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Article

Impacts of Dam Operation on Vegetation Dynamics of Mid-Channel Bars in the Mid-Lower Yangtze River, China

by 1,2,3, 1,3,*, 4, 1,3, 1,3, 1,2,3 and 1,3
1
Key Laboratory of Reservoir Aquatic Environment, Chongqing Institute of Green and Intelligent Technology, Chinese Academy of Sciences, Chongqing 400714, China
2
College of Architecture and Urban Planning, Chongqing Jiaotong University, Chongqing 400074, China
3
Chongqing School, University of Chinese Academy of Sciences, Chongqing 400714, China
4
Observation and Research Station of Ecological Restoration for Chongqing Typical Mining Areas, Ministry of Natural Resources, Chongqing Institute of Geology and Mineral Resources, Chongqing 401120, China
*
Author to whom correspondence should be addressed.
Academic Editor: Christopher Ndehedehe
Remote Sens. 2021, 13(20), 4190; https://0-doi-org.brum.beds.ac.uk/10.3390/rs13204190
Received: 14 September 2021 / Revised: 12 October 2021 / Accepted: 15 October 2021 / Published: 19 October 2021
(This article belongs to the Special Issue Remote Sensing of Floodplain Rivers and Freshwater Ecosystems)
Vegetation dynamics on mid-channel bars (MCBs) is essential for supporting ecosystem functions and associated services in river systems, especially in dammed large rivers. Generally, there are two possible changing patterns that vegetation of MCBs downstream a dam would experience. On one hand, the vegetation area may shrink because of a decrease in the MCB area in the post-dam period, which has been observed in many rivers around the world. On the other hand, the MCB vegetation area may expand because flood disturbances would be weakened by dam operation. However, little evidence has been reported to clarify such confusion. Therefore, vegetation dynamics of MCBs in the mid-lower Yangtze River downstream the Three Gorges Dam (TGD; the world’s largest dam) is selected as a case study to address the issue. Using long-term (1987–2017) Landsat archive images, this study reveals the spatiotemporal variations of vegetation area change intensities (VACIs; indicated by dynamic trends) on MCBs in the mid-lower Yangtze River. Results show that an overall VACI in the post-dam period (2003–2017) is about three times faster than that in the pre-dam period (1987–2002). In other words, the rate of vegetation colonization accelerated after the TGD operation began in 2003. Moreover, the VACIs in the post-dam period are size dependent, where large size MCBs are likely to gain higher VACIs: Small-sized MCBs (0.33 km2/yr), medium-sized MCBs (1.23 km2/yr), large-sized MCBs (1.49 km2/yr). In addition, VACIs of individual MCBs in the post-dam period are distance dependent, where the further a MCB was from the TGD, the higher the VACI. It is also suggested that the weakened flood disturbances in the post-dam could explain the rapid vegetation growth and colonization. This work is not only beneficial for managing and protecting MCBs downstream the TGD after its operation, but is also helpful in understanding vegetation dynamics of MCBs in other dammed river systems around the world. View Full-Text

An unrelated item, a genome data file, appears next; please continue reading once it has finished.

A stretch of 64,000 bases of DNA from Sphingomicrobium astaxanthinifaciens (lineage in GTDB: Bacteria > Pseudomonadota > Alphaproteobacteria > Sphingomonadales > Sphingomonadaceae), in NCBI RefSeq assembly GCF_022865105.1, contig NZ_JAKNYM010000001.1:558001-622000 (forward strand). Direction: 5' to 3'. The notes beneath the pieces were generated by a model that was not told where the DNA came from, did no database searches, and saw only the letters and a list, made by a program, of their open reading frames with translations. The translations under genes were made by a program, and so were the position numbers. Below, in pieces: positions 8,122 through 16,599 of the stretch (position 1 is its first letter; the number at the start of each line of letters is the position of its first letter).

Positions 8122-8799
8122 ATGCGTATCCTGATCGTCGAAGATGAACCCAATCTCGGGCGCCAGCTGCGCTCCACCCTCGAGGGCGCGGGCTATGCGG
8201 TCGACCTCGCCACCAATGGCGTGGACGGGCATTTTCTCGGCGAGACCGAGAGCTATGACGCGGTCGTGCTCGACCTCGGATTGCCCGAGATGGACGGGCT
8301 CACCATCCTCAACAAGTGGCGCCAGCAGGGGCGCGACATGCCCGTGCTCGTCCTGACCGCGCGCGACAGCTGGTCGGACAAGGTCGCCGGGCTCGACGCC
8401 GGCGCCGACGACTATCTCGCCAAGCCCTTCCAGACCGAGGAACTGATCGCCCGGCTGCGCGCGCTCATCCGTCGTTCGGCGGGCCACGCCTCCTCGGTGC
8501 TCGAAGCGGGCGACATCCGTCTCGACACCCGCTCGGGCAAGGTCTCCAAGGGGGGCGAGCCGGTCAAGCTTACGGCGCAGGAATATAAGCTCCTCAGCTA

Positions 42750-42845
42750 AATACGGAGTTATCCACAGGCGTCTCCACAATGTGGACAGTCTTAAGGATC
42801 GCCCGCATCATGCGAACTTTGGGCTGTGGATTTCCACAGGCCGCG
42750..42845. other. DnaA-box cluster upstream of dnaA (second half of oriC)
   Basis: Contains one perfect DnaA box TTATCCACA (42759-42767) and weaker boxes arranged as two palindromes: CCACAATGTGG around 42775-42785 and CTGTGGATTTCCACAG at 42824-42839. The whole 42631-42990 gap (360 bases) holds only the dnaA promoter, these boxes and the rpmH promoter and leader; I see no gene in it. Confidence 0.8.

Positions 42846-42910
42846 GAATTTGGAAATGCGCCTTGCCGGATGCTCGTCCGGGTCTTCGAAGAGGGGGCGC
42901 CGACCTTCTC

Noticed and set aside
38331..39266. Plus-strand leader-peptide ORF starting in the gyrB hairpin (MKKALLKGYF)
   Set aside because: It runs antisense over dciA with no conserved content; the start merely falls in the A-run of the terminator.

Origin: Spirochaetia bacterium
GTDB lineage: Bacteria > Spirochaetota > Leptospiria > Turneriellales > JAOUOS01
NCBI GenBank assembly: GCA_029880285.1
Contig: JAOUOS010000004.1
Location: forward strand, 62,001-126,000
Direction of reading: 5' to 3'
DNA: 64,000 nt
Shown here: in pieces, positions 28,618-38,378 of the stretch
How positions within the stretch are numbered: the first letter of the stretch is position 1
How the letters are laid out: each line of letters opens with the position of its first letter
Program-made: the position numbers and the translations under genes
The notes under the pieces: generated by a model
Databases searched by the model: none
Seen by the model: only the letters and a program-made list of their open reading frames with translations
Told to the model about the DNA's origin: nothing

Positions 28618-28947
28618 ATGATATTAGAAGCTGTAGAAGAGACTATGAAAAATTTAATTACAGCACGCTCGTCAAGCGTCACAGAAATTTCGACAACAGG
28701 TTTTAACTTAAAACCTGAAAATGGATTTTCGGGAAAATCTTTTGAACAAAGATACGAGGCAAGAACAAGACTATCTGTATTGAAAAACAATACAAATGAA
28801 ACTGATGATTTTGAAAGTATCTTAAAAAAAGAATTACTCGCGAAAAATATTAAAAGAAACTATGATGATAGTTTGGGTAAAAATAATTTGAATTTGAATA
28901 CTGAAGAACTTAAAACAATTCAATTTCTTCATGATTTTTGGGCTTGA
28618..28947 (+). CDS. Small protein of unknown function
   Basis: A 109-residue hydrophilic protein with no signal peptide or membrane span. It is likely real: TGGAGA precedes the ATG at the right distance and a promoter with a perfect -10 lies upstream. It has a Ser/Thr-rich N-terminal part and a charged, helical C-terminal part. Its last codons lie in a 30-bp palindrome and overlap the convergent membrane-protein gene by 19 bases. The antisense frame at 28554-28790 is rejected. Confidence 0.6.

Keywords: Three Gorges Dam; flood disturbances; remote sensing monitoring; vegetation colonization; sandbars Three Gorges Dam; flood disturbances; remote sensing monitoring; vegetation colonization; sandbars
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MDPI and ACS Style

Zhou, X.; Wen, Z.; Huang, Y.; Yi, X.; Ma, M.; Liao, T.; Wu, S. Impacts of Dam Operation on Vegetation Dynamics of Mid-Channel Bars in the Mid-Lower Yangtze River, China. Remote Sens. 2021, 13, 4190. https://0-doi-org.brum.beds.ac.uk/10.3390/rs13204190

AMA Style

Zhou X, Wen Z, Huang Y, Yi X, Ma M, Liao T, Wu S. Impacts of Dam Operation on Vegetation Dynamics of Mid-Channel Bars in the Mid-Lower Yangtze River, China. Remote Sensing. 2021; 13(20):4190. https://0-doi-org.brum.beds.ac.uk/10.3390/rs13204190

Chicago/Turabian Style

Zhou, Xu, Zhaofei Wen, Yuanyang Huang, Xuemei Yi, Maohua Ma, Tao Liao, and Shengjun Wu. 2021. "Impacts of Dam Operation on Vegetation Dynamics of Mid-Channel Bars in the Mid-Lower Yangtze River, China" Remote Sensing 13, no. 20: 4190. https://0-doi-org.brum.beds.ac.uk/10.3390/rs13204190

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